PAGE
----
The University of Adelaide’s Plants for Space program has attracted international investment from the UK Space Agency, through industry partner Vertical Future (VF).
VF is the fastest-growing vertical-farming research and development company in the United Kingdom, and the funds will go towards developing a controlled-environment agriculture facility suitable for space missions.
The project will research the design requirements for a fully autonomous agriculture system that can be monitored and operated remotely or with artificial intelligence, which will be used to support future space explorations, including NASA’s future Moon-to-Mars Artemis missions.
It will also test data transfer requirements between the Vertical Future facilities installed at the company’s R&D site in London, England and at the University’s Waite Research Institute.
Artist’s impression of a Mars living environment. Image: Bruce Moffett / University of Adelaide
“Our consortium will collaboratively design experiments whilst VF collects data remotely from our plant growth systems,” said Director of Plants for Space, Professor Matthew Gilliham.
“Through this collaboration, we will develop new ways to monitor plant health that will eventually facilitate remote plant management.”
The Australian Research Council Centre for Excellence in Plants for Space will help to establish a long-term human presence in space, with Professor Gilliham saying these technologies will also be applied to terrestrial agriculture.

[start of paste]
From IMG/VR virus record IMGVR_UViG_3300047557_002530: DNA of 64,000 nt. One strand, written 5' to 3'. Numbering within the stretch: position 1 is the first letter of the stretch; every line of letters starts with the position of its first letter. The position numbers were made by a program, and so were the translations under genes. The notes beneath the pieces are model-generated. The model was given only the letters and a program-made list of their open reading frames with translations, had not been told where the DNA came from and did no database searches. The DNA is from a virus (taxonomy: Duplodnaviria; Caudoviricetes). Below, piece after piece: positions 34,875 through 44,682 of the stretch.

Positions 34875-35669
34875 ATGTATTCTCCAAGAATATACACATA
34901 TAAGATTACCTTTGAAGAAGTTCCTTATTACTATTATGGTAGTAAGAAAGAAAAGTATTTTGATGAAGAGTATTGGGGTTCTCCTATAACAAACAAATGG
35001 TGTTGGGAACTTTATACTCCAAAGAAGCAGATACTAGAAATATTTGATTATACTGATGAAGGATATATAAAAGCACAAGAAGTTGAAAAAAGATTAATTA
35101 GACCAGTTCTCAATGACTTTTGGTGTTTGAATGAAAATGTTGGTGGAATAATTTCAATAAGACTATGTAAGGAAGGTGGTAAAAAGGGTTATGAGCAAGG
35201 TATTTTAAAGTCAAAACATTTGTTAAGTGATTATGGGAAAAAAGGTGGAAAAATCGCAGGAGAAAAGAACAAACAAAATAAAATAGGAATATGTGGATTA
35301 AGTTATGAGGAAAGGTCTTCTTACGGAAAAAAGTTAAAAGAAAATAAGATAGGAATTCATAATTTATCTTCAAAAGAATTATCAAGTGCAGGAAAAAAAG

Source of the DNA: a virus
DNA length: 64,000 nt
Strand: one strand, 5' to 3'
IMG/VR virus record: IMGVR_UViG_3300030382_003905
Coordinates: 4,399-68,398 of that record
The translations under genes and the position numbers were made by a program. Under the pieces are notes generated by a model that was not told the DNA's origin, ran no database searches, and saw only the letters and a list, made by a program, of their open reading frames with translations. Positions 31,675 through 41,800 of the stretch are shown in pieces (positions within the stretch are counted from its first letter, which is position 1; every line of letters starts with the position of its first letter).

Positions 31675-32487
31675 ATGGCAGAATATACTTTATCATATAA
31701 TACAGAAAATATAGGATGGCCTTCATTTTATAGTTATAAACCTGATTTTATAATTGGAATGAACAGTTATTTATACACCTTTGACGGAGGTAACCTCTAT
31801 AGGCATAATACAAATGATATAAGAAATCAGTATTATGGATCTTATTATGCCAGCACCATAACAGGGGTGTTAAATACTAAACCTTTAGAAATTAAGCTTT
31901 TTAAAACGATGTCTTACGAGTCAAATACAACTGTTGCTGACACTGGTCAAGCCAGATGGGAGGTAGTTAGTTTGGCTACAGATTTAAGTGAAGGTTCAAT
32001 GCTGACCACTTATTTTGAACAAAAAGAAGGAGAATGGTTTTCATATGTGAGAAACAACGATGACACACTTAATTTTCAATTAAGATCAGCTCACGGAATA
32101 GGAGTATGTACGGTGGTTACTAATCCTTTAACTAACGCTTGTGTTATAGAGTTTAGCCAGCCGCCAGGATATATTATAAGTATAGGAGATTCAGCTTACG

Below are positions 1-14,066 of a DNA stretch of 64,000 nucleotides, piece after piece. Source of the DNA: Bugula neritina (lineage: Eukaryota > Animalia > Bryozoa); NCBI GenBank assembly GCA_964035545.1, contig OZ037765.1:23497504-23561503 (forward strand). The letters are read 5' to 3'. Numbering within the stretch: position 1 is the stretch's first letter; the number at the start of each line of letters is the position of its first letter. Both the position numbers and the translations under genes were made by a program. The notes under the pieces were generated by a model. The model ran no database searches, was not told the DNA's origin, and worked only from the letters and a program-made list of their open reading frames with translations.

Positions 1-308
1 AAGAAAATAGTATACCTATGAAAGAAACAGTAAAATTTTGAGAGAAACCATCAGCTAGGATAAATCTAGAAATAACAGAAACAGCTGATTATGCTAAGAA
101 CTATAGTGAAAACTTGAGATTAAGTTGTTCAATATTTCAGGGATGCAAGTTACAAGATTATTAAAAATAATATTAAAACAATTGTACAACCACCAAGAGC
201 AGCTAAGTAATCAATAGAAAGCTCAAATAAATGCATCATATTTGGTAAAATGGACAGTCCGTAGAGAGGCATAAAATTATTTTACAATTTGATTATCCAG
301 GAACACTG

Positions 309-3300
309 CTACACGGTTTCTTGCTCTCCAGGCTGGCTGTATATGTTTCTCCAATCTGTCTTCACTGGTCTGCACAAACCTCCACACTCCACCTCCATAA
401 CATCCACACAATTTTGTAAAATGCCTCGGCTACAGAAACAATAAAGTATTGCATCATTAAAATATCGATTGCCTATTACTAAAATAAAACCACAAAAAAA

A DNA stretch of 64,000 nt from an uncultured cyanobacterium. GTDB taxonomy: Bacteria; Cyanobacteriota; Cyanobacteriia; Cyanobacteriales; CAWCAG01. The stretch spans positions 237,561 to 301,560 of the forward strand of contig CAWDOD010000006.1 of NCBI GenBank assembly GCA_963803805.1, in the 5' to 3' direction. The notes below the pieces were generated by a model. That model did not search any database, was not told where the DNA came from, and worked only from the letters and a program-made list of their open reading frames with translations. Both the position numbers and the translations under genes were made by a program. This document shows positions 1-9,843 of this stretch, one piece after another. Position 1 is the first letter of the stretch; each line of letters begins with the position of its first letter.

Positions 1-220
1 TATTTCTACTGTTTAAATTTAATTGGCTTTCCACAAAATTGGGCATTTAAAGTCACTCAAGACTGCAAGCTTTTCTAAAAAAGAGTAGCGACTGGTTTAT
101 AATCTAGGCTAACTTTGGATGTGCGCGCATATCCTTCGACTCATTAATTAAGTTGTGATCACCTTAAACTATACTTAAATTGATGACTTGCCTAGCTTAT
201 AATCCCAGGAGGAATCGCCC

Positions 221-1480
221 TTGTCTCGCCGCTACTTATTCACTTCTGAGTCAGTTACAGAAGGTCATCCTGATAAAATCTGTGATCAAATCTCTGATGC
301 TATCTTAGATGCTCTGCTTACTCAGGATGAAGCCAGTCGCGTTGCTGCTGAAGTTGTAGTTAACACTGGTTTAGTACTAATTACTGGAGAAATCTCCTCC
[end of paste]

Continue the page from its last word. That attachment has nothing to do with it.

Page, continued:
“Designing plant growth systems that can work autonomously will help us to deliver our aims of enabling long-term space habitation, and we will also be able to utilise the technology we develop to improve sustainability of food, medicine, and material production on Earth,” he said.
Chief Scientific Officer at Vertical Future, Dr Jennifer Bromley, also highlighted that investment in research and development for space-exploration technologies will benefit people on Earth.
“While this project may sound like the plotline of The Martian, it is important to develop new and innovative ways for astronauts to survive and thrive in their ventures to not just the Moon but also Mars and beyond,” said Dr Bromley.
“As we have seen with many other technological advances thanks to the space industry, we will also be able to apply our findings here on Earth, where we continue to develop Vertical Future technologies.”
Chief Executive of the UK Space Agency, Dr Paul Bate, said the ambition of the project is made possible by its international scope.
“Projects like this, which will see Vertical Future work with the University of Cambridge and partners in Australia and the US to develop the use of autonomous agriculture technology for space exploration, highlight the many ways in which we can collaborate with the global space community to help humanity push the boundaries of space innovation,” said Dr Bate.
Vertical Future has also partnered with Saber Astronautics, the University of Southern Queensland and P4S partners Axiom Space and the University of Cambridge.
Professor Matthew Gilliham, Director, Waite Research Institute, The University of Adelaide, Phone: + 61 0431 663 614, Email: email@example.com
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